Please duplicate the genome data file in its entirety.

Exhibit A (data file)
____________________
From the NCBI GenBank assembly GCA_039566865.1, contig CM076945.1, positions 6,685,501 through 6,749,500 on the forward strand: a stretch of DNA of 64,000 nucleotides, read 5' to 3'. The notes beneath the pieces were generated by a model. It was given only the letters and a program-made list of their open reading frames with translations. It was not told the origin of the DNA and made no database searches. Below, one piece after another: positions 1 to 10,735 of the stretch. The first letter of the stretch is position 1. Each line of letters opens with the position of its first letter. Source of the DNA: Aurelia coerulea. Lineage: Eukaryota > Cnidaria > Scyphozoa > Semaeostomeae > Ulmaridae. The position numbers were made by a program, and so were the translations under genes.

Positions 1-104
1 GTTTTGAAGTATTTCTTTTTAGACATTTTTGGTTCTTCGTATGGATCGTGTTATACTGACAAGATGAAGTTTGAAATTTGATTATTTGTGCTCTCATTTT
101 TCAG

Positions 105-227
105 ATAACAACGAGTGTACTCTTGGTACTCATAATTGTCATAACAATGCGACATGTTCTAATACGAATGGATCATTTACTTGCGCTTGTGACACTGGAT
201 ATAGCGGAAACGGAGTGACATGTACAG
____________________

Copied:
From the NCBI GenBank assembly GCA_039566865.1, contig CM076945.1, positions 6,685,501 through 6,749,500 on the forward strand: a stretch of DNA of 64,000 nucleotides, read 5' to 3'. The notes beneath the pieces were generated by a model. It was given only the letters and a program-made list of their open reading frames with translations. It was not told the origin of the DNA and made no database searches. Below, one piece after another: positions 1 to 10,735 of the stretch. The first letter of the stretch is position 1. Each line of letters opens with the position of its first letter. Source of the DNA: Aurelia coerulea. Lineage: Eukaryota > Cnidaria > Scyphozoa > Semaeostomeae > Ulmaridae. The position numbers were made by a program, and so were the translations under genes.

Positions 1-104
1 GTTTTGAAGTATTTCTTTTTAGACATTTTTGGTTCTTCGTATGGATCGTGTTATACTGACAAGATGAAGTTTGAAATTTGATTATTTGTGCTCTCATTTT
101 TCAG

Positions 105-227
105 ATAACAACGAGTGTACTCTTGGTACTCATAATTGTCATAACAATGCGACATGTTCTAATACGAATGGATCATTTACTTGCGCTTGTGACACTGGAT
201 ATAGCGGAAACGGAGTGACATGTACAG